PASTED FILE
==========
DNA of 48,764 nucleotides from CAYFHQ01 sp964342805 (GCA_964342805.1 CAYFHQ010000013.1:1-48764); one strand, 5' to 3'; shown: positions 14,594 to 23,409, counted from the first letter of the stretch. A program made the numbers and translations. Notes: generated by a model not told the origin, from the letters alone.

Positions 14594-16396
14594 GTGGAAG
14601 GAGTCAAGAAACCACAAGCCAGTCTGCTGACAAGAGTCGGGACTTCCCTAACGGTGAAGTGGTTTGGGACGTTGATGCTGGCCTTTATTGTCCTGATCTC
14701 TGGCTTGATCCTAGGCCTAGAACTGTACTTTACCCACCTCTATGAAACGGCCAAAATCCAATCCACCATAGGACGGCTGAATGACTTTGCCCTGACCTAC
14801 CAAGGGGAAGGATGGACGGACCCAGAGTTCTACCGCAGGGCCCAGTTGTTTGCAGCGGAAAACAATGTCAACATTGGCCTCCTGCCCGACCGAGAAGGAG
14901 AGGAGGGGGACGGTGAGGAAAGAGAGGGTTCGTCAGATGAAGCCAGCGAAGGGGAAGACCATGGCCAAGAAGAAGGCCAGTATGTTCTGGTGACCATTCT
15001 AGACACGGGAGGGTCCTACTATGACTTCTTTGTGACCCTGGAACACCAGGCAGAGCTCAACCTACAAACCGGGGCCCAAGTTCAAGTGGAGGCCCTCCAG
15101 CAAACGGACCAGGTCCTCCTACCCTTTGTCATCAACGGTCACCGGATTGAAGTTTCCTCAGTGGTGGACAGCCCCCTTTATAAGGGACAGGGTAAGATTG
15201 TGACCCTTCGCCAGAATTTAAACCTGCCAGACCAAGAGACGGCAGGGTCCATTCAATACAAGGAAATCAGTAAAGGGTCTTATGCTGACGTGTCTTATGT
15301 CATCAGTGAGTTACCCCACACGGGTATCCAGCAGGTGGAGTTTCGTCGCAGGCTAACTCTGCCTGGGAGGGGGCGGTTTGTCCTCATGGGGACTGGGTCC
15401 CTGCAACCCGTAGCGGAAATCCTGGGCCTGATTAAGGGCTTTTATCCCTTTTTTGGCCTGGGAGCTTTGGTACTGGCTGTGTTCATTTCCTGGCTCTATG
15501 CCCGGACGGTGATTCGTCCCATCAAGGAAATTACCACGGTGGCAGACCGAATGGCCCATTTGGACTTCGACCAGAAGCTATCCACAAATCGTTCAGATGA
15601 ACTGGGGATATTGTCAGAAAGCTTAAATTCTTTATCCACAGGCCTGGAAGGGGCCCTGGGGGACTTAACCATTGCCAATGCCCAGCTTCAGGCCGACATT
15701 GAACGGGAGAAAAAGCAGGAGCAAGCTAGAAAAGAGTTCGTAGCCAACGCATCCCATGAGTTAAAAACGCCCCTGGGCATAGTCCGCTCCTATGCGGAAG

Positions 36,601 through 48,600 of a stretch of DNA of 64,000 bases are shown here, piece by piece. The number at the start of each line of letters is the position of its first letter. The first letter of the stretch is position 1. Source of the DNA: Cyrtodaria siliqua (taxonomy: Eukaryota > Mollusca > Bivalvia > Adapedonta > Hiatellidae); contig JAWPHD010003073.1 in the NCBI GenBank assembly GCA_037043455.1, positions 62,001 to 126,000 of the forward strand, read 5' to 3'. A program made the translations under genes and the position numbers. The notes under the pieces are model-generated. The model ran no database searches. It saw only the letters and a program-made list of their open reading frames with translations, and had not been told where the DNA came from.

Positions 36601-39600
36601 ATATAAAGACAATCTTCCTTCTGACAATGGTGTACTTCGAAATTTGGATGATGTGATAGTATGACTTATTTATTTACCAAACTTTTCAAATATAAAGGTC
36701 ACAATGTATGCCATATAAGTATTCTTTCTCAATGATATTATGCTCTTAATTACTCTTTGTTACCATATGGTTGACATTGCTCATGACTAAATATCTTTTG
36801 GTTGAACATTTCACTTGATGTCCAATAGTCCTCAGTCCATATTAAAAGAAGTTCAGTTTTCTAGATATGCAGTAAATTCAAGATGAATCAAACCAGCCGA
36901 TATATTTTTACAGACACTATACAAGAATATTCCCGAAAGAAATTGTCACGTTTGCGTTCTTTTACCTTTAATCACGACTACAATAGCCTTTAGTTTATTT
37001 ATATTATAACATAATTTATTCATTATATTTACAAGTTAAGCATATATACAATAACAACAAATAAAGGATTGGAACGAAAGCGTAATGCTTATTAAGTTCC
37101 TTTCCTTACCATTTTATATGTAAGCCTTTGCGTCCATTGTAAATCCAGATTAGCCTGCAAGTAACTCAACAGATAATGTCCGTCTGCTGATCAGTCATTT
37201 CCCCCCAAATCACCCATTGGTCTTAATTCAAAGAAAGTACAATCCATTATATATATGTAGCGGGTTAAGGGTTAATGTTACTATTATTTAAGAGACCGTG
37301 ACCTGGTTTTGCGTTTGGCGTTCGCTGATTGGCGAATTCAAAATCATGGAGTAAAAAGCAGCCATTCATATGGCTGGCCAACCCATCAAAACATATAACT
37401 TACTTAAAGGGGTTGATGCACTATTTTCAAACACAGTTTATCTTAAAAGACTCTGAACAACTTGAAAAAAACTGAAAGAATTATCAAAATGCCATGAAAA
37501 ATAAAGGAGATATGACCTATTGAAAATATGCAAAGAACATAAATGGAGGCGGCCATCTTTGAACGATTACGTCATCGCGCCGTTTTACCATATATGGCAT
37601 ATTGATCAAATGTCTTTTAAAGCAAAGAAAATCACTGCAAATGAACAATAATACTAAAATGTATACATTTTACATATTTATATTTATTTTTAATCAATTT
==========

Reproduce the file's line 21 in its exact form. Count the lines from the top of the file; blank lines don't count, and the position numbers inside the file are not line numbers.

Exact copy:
36901 TATATTTTTACAGACACTATACAAGAATATTCCCGAAAGAAATTGTCACGTTTGCGTTCTTTTACCTTTAATCACGACTACAATAGCCTTTAGTTTATTT